Access Denied while trying to Start/Stop a service using Release Management Deployment Agents.


We have seen a few cases where the Releases involving starting/stopping services were failing with an access denied error. (Refer the Deployment Logs)

  System error 5 has occurred.

         Access is denied.

Environment:

RM 2013/2015
Windows Server 2012 R2

This applies to any services (Windows services as well as custom created services) that requires “Elevation” to administrative mode.

It is imperative that the account running the Deployment Agent must be a local admin to perform these administrative tasks.

Even if this is the case, we would get access denied because of the User Access Control in Windows Servers 2012 R2.
As an example, try stopping the Windows Firewall service using a local admin account using Powershell.

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Now, let’s try the same command by opening Powershell as Administrator (right click, Run as Administrator),

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This is due to the UAC restrictions.

In Release Management, if the owner of the server is not initiating the release, we have seen this access denied issue,

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Note: In my case, I am the Admin and Owner of the server I am trying to stop services on.

Nevertheless, to resolve this issue, either run the Deployment Agent as Local System,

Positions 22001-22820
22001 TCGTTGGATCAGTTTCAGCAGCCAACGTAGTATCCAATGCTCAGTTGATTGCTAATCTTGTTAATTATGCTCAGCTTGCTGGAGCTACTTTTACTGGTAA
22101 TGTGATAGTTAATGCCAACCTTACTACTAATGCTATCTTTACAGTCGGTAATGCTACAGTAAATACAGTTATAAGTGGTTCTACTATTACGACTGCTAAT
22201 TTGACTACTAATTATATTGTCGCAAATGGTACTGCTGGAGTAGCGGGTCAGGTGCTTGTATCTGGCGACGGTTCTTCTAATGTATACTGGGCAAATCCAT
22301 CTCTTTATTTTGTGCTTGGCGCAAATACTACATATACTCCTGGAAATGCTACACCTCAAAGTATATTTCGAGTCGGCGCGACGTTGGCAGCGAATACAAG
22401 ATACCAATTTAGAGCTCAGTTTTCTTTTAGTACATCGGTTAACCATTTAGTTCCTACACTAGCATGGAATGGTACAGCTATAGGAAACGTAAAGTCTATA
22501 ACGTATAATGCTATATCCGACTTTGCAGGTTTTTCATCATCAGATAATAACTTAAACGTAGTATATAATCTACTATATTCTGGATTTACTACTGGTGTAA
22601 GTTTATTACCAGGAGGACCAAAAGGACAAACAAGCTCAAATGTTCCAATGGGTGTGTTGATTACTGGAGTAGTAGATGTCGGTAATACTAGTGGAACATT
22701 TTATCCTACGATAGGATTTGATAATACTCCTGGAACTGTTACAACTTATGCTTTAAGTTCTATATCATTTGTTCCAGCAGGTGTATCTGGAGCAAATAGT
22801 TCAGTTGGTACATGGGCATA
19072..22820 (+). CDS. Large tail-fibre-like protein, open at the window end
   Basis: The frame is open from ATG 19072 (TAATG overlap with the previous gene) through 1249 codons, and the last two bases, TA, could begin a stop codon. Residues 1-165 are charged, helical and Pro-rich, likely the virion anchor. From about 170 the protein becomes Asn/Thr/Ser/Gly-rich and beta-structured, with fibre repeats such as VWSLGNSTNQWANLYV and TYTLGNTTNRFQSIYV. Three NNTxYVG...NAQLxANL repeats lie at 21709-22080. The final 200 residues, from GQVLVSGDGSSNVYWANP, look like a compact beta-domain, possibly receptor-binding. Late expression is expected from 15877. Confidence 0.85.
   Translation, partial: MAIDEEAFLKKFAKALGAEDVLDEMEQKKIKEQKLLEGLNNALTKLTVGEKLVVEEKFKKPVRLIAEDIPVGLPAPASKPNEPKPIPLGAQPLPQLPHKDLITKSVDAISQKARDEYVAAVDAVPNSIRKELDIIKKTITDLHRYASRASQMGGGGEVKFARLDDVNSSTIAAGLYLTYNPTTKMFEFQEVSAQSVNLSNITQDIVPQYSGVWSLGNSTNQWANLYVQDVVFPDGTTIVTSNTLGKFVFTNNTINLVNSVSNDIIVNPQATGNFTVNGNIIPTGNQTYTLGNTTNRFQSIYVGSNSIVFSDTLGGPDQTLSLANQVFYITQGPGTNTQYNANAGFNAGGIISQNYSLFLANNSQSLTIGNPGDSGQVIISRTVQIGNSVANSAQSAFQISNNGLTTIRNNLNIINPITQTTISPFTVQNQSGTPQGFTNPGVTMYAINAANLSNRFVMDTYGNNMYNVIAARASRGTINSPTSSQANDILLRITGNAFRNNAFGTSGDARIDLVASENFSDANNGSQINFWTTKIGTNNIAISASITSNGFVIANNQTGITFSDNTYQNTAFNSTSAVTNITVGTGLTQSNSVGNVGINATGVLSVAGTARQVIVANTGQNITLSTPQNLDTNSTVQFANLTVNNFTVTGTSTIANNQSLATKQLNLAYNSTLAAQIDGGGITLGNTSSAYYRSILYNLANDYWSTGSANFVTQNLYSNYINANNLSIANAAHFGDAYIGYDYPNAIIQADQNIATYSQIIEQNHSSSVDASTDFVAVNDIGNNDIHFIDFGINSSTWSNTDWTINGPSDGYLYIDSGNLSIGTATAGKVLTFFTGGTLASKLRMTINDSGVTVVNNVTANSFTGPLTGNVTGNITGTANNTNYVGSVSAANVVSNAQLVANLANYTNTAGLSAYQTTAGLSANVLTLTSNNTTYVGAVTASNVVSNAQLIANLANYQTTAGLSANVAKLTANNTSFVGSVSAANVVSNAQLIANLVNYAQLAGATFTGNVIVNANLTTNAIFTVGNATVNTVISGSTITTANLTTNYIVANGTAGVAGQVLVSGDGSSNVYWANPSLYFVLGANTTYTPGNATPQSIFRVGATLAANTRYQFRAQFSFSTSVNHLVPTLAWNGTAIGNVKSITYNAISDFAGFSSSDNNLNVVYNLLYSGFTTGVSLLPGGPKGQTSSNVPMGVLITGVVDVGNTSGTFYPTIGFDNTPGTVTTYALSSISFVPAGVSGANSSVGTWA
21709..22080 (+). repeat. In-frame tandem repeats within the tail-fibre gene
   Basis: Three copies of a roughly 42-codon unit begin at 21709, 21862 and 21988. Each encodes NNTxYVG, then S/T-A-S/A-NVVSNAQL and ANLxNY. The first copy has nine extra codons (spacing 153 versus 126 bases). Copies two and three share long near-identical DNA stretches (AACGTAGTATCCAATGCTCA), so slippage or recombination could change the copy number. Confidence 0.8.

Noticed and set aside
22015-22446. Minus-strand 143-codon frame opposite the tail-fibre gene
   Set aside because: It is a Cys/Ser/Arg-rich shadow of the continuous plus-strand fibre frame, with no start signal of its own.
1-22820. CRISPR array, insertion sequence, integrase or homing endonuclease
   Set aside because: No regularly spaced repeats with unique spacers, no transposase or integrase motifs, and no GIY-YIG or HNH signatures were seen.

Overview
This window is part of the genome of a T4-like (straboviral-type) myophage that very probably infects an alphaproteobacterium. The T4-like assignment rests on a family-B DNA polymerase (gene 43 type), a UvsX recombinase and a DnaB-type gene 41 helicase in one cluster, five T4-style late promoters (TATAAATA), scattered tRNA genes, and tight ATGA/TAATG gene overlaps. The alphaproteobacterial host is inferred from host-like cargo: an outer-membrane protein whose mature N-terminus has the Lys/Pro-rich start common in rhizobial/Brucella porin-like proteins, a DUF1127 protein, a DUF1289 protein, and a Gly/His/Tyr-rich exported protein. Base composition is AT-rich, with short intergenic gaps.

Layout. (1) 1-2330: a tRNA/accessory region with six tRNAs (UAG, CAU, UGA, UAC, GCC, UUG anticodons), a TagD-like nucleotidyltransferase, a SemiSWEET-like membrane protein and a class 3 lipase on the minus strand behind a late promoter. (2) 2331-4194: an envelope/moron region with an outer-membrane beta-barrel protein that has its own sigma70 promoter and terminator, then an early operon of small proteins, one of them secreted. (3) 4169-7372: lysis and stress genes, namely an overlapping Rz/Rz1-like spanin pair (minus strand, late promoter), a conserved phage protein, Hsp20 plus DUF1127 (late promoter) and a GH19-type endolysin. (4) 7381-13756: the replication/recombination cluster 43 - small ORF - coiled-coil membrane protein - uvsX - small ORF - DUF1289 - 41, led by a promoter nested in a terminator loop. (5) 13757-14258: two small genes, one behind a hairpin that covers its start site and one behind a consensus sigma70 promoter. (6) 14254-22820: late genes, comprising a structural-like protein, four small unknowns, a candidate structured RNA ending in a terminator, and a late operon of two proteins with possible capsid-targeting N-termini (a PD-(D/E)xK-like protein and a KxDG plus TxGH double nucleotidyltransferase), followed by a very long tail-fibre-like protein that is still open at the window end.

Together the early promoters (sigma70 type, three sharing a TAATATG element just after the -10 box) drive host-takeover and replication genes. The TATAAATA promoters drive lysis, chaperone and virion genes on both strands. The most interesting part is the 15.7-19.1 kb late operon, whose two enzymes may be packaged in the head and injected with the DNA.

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Or, use an account that’s a local admin on the server and ensure UAC is disabled.

To disable UAC (User Access Control), Start by typing “Change User Account Control Settings” from the start menu,

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Please note that the UAC is an added level of security to ensure that Administrative tasks are performed in administrative mode.

This will ensure the Release path is able to Start/Stop services, provided the account has admin permissions.

Content Created By : Manigandan Balachandran
Content Reviewed By : Romit Gulati


Comments (2)

  1. Wamiq Ansari says:

    Thank you for confirming this behaviour of deployment agent account. There isn't much documentation out there highlighting this fact, may be this needs to be added to the guide accompanying the product.

    I have applied the above solution for many other deployment agent tasks that require UAC disabled along with admin permissions.

  2. Thanks Wamiq, it is mentioned here, msdn.microsoft.com/.../dn593701(v=vs.120).aspx

    The deployment agent uses this identity to configure this machine for your release. Make sure the identity you use here has enough permission to do whatever tasks are required.

    But yes, we could have mentioned explicitly about UAC. Glad the article was of help.

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